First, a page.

S. 2901 ANALYSIS BY ABI RESIDENT SCHOLAR
S. 2901 Would Recover Excessive Payments To Insiders
A bill introduced by Senator Grassley (R-Iowa) on September 3, 2002, would permit the recovery of excessive compensation paid to insiders, officers, or directors of the debtor during the year prior to bankruptcy. In addition, in cases involving securities law violations or accounting irregularities, the look-back period would be expanded to allow avoidance of both compensation transfers and of obligations incurred for compensation within four (4) years prior to bankruptcy. The bill has been referred to the Committee on the Judiciary.
S. 2901 is drafted to amend both the section 547 preference provision and the section 548 fraudulent transfer provision. The amendment to section 547 creates a one-year look-back period and allows recovery of transfers made within the year prior to bankruptcy to insiders, officers, or directors of the debtor if those transfers were for "any bonuses, loans, nonqualified deferred compensation, or other extraordinary or excessive compensation." Although this provision would be added to the preference section, it would not technically be a preference since the section would permit recovery of compensation even if the debtor was solvent and even if there was no pre-existing debt owed to the insider.
It is not clear whether the phrase "other extraordinary or excessive compensation" is meant to modify the listed terms. For example, would all bonus and loan transfers be avoidable, or only those which are either unusual or excessive? Further, with respect to a "transfer … made …for any … loan," is unclear whether the section is limited to loans that are "compensation." If not, this language would permit recovery of all loan payments made to insiders (a term that includes affiliated corporate entities) within the year prior to bankruptcy, even if the loan transaction was legitimate and not related to compensation. The provision is not limited to publicly traded companies and would apply in all cases.
Finally, since the provision establishes "excessive" and "extraordinary" as alternative grounds for avoidance, it might result in the avoidance of completely proper bonus arrangements merely because the debtor's financial condition required it to resort to unusual compensation schemes as its condition worsened. For example, if a turnaround professional were employed as an officer on terms that were unusual for the debtor company, the compensation arrangement might be at risk even if the terms were not excessive.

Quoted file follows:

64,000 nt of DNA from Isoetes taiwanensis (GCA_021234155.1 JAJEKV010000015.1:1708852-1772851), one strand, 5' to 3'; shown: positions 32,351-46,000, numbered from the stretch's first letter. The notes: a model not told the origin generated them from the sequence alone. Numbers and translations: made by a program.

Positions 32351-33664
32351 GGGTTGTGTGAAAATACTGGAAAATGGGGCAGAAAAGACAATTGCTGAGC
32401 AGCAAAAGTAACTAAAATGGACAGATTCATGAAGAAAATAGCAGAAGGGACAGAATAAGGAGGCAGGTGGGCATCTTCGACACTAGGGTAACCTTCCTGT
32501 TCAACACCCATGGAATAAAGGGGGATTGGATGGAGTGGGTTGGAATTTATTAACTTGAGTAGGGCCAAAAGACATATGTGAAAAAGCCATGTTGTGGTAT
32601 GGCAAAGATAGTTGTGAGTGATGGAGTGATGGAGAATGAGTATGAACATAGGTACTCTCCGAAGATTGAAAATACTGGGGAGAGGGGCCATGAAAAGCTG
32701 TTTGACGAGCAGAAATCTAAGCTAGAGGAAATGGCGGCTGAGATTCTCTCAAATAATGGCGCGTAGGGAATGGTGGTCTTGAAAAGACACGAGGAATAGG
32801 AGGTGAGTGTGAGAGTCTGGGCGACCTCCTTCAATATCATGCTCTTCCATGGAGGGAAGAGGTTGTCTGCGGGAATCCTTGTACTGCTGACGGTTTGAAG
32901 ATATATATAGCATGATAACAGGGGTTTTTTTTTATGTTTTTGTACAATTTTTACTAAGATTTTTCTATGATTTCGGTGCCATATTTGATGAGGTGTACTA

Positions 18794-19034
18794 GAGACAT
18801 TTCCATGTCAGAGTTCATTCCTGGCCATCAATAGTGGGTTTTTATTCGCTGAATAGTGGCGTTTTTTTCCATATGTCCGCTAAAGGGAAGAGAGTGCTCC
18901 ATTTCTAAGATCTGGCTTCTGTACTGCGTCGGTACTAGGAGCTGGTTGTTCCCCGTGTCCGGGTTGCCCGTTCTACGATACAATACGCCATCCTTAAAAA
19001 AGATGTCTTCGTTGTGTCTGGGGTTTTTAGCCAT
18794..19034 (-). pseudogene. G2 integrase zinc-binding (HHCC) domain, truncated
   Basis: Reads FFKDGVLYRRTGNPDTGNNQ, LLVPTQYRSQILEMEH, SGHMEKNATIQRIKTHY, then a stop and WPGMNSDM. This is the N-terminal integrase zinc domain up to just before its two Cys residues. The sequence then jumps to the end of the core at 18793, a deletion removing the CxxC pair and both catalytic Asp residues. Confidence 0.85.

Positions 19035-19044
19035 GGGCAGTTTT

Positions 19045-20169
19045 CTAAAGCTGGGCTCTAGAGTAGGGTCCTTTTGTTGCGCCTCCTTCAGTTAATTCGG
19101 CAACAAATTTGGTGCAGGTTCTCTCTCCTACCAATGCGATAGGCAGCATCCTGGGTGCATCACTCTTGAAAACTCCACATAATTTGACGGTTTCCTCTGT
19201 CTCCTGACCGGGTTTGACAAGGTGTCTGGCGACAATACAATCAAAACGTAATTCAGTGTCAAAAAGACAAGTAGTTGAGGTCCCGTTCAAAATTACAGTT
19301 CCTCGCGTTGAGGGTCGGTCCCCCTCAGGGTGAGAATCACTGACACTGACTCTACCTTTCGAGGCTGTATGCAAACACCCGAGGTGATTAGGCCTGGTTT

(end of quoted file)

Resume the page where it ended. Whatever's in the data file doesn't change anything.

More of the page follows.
The bill would also add a new sub-section to the section 548 fraudulent transfer provision establishing a four-year look-back period for the recovery of compensation in certain cases. The compensation recovery provision applies only to officers, directors, or employees of an “issuer of securities” who have engaged in securities law violations or improper accounting practices. The provision applies both to transfers made and obligations incurred and thus would allow the debtor to negate a compensation agreement made within four years before bankruptcy as well as the payments made pursuant to such an agreement. Note that unlike true fraudulent transfers, this provision would permit avoidance even though the debtor was not insolvent or in financial difficulty at the time the transfer was made or the obligation incurred.
The provision targets the same types of transfers as the amendment to the preference provision and raises similar interpretive difficulties. The targeted class of persons is both broader and narrower than the related preference provision. While the inclusion of “employees” expands the section’s scope, it does not apply to insiders who are not officers or directors of the debtor, and thus would not apply to a controlling shareholder or an affiliated company. Further, unlike the preference amendment, this provision only applies to issuers of securities that are registered under section 12 of the Securities and Exchange Act of 1934, or that are required to file reports under section 15(d) of the Act.
The subject transfers and obligations are avoidable if the officer, director, or employee committed: (i) a violation of state or federal securities law or any regulation or order issued there under; (ii) fraud, deceit, or manipulation in a fiduciary capacity or in connection with the purchase or sale of any security registered under section 12 or 15(d) of the Securities and Exchange Act of 1934 or under section 6 of the Securities Act of 1933; or (iii) illegal or deceptive accounting practices. This section potentially has a very broad sweep. The securities violation provision could be read to apply to technical violations or violations resulting from negligence that might not involve intentional improper conduct. The accounting practices prong could also be interpreted broadly since the term “deceptive” apparently covers practices that are not illegal. In addition, the provision does not appear to require that the defendant’s improper action relate to the compensation that would be avoided – either by causation, or by time. Presumably, a securities violation committed shortly before bankruptcy could be the basis for the recovery of bonuses paid years earlier.
Prof. G. Ray Warner, ABI Resident Scholar, Professor of Law at the University of Missouri-Kansas City.